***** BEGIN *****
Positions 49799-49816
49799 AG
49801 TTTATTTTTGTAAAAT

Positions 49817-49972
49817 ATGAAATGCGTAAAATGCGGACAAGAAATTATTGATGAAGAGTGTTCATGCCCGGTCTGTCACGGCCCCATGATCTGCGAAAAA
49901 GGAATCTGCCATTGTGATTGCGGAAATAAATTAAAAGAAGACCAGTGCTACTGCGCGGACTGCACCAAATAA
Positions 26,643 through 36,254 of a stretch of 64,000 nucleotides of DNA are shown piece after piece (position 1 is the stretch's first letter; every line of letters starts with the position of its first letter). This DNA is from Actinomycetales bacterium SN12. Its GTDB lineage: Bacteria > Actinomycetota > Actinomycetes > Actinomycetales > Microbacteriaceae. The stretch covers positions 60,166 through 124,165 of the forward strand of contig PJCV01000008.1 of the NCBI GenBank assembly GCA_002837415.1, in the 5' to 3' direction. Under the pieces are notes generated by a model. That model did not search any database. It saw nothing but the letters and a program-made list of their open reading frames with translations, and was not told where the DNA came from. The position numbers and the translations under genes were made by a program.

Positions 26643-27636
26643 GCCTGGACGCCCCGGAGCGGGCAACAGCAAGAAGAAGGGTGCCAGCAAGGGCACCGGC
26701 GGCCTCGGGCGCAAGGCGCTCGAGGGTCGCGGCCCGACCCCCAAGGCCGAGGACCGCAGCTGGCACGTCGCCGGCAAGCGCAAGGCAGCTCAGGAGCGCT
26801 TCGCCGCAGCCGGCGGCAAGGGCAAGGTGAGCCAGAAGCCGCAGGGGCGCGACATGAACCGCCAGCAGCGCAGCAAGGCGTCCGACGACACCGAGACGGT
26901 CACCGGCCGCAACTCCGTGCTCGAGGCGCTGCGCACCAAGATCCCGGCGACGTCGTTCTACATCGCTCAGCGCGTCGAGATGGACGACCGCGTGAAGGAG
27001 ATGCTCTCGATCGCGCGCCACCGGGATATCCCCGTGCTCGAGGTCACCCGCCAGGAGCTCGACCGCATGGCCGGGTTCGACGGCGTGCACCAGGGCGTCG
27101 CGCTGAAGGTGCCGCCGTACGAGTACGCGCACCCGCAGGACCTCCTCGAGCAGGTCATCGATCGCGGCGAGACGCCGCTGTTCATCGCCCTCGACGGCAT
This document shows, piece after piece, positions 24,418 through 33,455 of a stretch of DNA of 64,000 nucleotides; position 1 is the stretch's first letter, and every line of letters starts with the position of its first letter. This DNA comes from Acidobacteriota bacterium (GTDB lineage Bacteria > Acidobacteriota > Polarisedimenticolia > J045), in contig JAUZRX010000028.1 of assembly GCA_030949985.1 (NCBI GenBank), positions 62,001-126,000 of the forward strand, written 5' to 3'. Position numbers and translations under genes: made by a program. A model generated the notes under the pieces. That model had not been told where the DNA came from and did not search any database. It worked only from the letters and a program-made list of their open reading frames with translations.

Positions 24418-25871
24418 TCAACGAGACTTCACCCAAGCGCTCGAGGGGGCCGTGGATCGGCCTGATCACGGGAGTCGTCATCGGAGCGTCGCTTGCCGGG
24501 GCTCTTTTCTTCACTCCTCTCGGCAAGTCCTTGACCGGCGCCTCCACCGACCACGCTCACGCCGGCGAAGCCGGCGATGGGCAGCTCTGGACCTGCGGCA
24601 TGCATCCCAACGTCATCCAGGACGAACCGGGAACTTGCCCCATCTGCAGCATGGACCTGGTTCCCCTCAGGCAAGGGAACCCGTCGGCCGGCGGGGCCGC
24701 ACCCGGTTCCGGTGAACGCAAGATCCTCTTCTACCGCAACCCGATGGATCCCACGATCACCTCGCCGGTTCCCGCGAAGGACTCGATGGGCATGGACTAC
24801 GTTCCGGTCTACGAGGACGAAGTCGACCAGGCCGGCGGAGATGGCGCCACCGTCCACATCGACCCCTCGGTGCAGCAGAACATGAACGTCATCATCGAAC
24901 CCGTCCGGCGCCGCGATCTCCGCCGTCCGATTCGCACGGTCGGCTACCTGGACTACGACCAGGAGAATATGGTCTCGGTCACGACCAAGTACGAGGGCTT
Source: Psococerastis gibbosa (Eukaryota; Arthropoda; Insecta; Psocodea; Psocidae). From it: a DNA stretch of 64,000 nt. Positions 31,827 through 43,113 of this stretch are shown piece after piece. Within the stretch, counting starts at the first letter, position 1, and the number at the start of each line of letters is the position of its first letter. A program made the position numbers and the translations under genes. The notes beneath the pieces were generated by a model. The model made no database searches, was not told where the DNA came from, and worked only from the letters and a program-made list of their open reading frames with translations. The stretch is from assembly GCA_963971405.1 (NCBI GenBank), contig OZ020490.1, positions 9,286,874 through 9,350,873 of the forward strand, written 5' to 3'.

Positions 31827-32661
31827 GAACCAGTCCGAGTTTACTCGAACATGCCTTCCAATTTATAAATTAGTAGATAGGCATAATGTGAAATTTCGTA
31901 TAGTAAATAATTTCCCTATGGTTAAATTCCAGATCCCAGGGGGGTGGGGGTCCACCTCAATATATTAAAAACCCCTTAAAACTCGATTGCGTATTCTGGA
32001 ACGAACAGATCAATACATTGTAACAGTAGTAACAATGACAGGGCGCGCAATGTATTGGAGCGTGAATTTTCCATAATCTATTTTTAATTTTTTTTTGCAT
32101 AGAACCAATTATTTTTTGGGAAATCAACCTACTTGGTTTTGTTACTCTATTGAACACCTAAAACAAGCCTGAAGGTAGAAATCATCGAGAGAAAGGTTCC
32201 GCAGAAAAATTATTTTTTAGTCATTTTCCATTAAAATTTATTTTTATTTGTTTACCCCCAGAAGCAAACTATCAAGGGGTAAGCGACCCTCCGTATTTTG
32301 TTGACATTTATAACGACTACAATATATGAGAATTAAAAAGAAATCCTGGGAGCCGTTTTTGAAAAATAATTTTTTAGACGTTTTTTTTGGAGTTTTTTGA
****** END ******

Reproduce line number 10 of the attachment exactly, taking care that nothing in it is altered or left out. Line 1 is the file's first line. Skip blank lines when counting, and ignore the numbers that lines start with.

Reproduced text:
26701 GGCCTCGGGCGCAAGGCGCTCGAGGGTCGCGGCCCGACCCCCAAGGCCGAGGACCGCAGCTGGCACGTCGCCGGCAAGCGCAAGGCAGCTCAGGAGCGCT